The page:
Bukhara. An unforgettable place
I enjoyed a couple of very relaxed days in Bukhara and it felt great to get off the bike. The hotel that I found as I wandered the streets in the evening of the day I’d like to forget turned out to be one of my better decisions. I was treated to, once again, exceptionally warm hospitality, a
huge double room and a succulent breakfast every morning – and all for the bargain price of $15! That wouldn’t even get you a bed in some European cities but out here it seems I can really afford some comfort for a change.
Bukhara really is an exceptionally beautiful city and that’s all I’m really going to say about it. If you’d like to know more then I’m afraid you’ll have to empty your wallet of $150 for the visa.
Walking around the old town, it felt like I was the youngest ‘tourist’ there. It was nice to be surrounded by other westerners again and to not stick out like a sore thumb like I usually do but every person there seemed to be part of a tour group for the over sixties. Well with myself feeling like I was part of an over sixties cruise, It’s no surprise that I didn’t meet anyone else but that’s probably also down to the fact that I didn’t stay in a hostel. My bad. Look’s like Ill be heading off into the desert alone again. Oh fiddle sticks!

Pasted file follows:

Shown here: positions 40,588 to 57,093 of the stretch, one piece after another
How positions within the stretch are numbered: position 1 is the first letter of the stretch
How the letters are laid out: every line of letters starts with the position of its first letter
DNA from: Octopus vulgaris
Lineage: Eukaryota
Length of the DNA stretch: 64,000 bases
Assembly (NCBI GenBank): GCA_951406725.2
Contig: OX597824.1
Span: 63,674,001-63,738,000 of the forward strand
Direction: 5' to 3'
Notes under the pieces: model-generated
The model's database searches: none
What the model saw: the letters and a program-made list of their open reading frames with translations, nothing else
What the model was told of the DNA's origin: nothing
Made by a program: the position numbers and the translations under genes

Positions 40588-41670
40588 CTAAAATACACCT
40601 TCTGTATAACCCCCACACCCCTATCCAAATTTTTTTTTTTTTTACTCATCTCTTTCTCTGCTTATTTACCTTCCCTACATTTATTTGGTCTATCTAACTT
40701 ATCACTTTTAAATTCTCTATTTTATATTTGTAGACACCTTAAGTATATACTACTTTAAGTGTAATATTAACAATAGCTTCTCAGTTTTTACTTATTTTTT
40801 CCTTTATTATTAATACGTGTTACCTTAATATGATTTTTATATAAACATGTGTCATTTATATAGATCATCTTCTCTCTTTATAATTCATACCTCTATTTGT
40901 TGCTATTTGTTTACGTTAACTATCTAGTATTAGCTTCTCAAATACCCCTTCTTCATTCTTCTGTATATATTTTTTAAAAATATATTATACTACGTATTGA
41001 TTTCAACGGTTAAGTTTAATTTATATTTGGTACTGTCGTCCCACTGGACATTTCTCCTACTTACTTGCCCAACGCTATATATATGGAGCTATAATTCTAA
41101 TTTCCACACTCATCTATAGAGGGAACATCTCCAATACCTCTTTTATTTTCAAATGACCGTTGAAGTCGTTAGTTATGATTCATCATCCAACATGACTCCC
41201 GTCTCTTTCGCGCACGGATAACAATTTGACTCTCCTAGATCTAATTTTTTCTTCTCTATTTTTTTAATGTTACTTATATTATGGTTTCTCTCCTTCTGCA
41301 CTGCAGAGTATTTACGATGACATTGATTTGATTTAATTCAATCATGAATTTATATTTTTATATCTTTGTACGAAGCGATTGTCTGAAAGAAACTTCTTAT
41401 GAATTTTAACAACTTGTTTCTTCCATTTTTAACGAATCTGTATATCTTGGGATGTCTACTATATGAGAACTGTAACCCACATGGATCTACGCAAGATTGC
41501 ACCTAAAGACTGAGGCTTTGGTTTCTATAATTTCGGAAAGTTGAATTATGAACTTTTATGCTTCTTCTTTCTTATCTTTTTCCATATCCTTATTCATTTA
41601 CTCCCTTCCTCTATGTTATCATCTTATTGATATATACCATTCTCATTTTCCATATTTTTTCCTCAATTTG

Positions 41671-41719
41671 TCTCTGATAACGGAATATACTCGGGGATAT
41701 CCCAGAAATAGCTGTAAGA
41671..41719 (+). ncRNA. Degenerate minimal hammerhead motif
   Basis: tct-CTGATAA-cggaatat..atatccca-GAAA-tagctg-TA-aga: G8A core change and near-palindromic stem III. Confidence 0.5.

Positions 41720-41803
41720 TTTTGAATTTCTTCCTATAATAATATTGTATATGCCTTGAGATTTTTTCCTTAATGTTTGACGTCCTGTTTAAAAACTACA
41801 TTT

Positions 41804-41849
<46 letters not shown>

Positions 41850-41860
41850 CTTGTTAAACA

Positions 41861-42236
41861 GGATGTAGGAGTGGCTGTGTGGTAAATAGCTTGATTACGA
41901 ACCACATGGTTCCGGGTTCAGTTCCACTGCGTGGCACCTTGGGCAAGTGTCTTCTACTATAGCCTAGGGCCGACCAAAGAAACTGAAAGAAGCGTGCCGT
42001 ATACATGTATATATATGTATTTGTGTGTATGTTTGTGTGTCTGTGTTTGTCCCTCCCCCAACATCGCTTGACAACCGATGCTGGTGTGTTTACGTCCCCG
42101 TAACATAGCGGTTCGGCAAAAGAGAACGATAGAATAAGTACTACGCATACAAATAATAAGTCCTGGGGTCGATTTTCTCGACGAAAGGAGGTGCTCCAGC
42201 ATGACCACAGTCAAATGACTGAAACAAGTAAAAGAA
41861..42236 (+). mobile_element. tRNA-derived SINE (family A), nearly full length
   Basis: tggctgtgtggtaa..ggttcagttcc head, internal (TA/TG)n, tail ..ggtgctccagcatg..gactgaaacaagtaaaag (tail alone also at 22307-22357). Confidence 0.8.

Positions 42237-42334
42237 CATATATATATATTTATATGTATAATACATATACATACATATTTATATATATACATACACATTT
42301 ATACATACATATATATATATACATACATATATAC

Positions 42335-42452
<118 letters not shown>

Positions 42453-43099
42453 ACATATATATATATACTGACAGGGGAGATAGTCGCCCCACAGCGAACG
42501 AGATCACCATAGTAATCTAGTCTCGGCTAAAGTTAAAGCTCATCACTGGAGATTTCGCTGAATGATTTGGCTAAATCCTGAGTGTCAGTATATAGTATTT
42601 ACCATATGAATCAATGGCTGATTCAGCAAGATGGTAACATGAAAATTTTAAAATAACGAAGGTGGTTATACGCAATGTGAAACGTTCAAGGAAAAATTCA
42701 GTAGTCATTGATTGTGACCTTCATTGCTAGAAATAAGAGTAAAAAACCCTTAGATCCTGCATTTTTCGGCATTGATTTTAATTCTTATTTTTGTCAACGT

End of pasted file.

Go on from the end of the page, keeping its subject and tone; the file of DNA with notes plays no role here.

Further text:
It really feels a little different down this end of the country too. You really have to watch the prices carefully as they tot them up for you on the calculator. They are always trying to add on an extra 500 here and 200 there and it’s really beginning to piss me off. In the shop, as the guy was doing it, I noticed he typed in 8500 for a bar of chocolate when I knew the price was 8000. I gestured that his fingers were pressing the wrong buttons and he typed in the real price. It’s not much money but I just don’t like the practice.
With my Tajik visa printed out, it was time to head to country number 19 or country number 28 if I’m including last years aborted trip and for reasons of vanity, I think I will.